Things only get worse for Judd Foxman when the death of his father brings his entire family together for the first time in years. They are reluctantly submitting to their father’s dying request, Shiva, spending seven days mourning together. In the same house. Like a real family. As the week spins out of control, grudges resurface, secrets are revealed and old passions reawakened. Judd tries to make sense of the mess his life has become while trying not to get sucked into the regressive dramas of his dysfunctional family.

I’m shaking my head at the end of this book wondering if I’ve stumbled through a Woody Allen movie! This Is Where I Leave You is one colourful, quirky, very adult story and the opening chapters set the tone. It’s bitingly acerbic, hilarious in parts and yet at times deeply moving.

There are some richly-drawn characters here, take Judd’s Mum for instance: “Mom is a shrink. Twenty-five years ago she wrote a book called Cradle and All: a mother’s guide to enlightened parenting. The book was a national phenomenon and turned my mother into something of a celebrity expert on parenting. Predictably, my siblings and I were screwed up beyond repair.” [No wonder, ‘Mom’ dresses like a 60 year old Hooker too!] Phillip, his younger brother, wanders aimlessly through life charming the pants off girls, smoking dope and doing as little as possible with such winning ways that people just love having him around. For a while. There’s a sister-in-law who’s desperate for kids, a sister who has too many kids and not enough husband, and a big brother with not just a mega-chip on his shoulder but mega-scars from saving Judd from a pitbull attack. Just to make life more interesting, there’s the twerpy kid they went to school with, nick-named Boner, who is now their serving Rabbi, presiding over Shiva, much to their chagrin. Throw in some sex, actually a whole lot of sex, to quote Judd: “… you need a GPS to follow the sex lives of this family”, and there you have it, one of the more interesting reads so far this year. There is some very intelligent writing in here and I really enjoyed the humour too, but I felt this book was just a tad too long. Dream sequences are boring at the best of times and didn’t add a thing to the story. I’d be interested in hearing other’s opinions … borrow the book soon and let’s hear from you!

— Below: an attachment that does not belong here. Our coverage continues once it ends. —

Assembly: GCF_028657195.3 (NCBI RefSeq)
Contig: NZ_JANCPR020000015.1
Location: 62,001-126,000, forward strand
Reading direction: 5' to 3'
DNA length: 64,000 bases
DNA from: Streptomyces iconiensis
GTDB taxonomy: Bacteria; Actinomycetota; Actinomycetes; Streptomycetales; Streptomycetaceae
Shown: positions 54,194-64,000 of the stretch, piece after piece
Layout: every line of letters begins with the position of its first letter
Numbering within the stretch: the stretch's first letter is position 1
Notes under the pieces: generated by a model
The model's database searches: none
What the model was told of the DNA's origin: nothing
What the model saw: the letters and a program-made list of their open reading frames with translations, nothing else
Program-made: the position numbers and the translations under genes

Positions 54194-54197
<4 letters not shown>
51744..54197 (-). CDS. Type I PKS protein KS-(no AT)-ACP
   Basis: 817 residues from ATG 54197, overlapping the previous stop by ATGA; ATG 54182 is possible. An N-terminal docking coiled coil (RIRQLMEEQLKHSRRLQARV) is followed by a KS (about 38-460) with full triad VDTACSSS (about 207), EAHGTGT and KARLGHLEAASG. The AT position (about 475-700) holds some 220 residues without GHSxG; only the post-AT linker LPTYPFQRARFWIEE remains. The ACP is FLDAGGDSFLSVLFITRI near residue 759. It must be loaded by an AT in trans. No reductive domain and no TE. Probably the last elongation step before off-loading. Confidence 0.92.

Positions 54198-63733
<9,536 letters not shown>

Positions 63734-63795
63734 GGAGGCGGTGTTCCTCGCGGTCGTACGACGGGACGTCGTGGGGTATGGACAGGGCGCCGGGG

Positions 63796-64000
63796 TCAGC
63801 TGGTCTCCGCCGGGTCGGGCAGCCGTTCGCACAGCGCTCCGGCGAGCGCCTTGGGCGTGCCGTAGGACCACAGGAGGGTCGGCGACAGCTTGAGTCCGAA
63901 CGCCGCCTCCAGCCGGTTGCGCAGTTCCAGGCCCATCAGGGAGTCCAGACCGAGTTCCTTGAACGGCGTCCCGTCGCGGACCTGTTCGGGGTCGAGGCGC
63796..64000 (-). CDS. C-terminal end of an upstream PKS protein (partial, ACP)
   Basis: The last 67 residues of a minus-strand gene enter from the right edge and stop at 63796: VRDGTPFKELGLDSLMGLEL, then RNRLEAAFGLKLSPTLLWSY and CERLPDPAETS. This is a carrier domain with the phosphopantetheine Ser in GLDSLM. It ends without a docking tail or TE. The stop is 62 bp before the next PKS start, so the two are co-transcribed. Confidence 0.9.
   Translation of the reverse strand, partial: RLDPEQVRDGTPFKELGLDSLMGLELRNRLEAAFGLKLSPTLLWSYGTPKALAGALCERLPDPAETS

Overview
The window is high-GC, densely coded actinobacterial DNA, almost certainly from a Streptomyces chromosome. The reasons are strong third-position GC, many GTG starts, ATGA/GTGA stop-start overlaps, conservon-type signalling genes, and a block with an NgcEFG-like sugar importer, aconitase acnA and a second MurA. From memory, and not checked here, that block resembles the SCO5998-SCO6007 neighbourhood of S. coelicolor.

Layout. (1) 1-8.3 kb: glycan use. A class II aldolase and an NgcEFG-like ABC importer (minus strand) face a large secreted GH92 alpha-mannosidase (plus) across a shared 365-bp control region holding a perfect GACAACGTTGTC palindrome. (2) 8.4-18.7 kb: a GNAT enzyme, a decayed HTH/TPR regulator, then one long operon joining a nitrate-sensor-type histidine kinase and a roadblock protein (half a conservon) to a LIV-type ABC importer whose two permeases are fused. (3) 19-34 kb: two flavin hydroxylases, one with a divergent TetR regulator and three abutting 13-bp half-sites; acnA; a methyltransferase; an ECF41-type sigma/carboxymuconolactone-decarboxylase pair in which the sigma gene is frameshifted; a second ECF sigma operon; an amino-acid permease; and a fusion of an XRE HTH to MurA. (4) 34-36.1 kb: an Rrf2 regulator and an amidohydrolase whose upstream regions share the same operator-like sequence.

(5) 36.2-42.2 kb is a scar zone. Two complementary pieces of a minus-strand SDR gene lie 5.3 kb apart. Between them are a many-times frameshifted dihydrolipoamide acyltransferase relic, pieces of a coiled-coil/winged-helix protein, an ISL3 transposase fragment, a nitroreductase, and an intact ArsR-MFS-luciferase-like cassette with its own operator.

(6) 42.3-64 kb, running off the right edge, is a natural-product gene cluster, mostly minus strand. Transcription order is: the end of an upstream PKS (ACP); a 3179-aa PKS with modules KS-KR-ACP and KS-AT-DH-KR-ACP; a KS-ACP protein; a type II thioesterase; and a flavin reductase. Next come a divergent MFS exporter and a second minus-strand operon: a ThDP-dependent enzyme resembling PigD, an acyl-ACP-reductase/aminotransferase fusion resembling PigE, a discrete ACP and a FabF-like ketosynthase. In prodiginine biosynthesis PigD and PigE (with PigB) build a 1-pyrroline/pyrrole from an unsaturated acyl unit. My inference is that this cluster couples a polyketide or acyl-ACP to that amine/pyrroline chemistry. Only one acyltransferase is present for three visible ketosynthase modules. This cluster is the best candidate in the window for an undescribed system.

Miss Peregrine's Home for Peculiar Children

Quicksand -

Jacob used to believe his grandfather when the old man showed him strange pictures from his past. As a child he wanted to believe that it was possible that somewhere little girls could float above the ground, boys could be invisible, and even that somewhere someone had a mouth on the back of their head. As he got older he began to doubt the truth of his grandfather’s strange playmates and the Welsh island where they once lived.

When his grandfather dies horribly, Jacob, now a teen, sees something that makes him think that his grandfather had been right all along. Miss Peregrine’s Home for Peculiar Children follows Jacob on his journey to sort the truth from the lies deep in his grandfather’s murky past.

Unsettling photographs are used as a very effective storytelling device in this novel. When Jacob’s grandfather shows him the pictures of the peculiar children, we see them too, woven seamlessly into the narrative. The story is at once more real and much creepier!
More pictures appear as the story unfolds, and they fit so neatly within the narrative that Ransom Riggs has developed that it is amazing to discover that the photographs used are all ‘authentic, vintage found photographs’ from a variety of collectors.

The story itself is wonderful. Suspense builds as Jacob uncovers more and more about his grandfather’s past, and the eerie photos heighten the experience. Timeslip elements are integrated seamlessly, and Jacob is a very engaging character, determined to uncover the truth.

Towards the end of the novel it is a bit disappointing to start heading into what looks like standard fantasy fare. However, I may be selling the author short, and I am sure that I will be picking up the sequel when it hits the library in 2014! I am also hanging out for the film, which apparently Tim Burton is set to direct.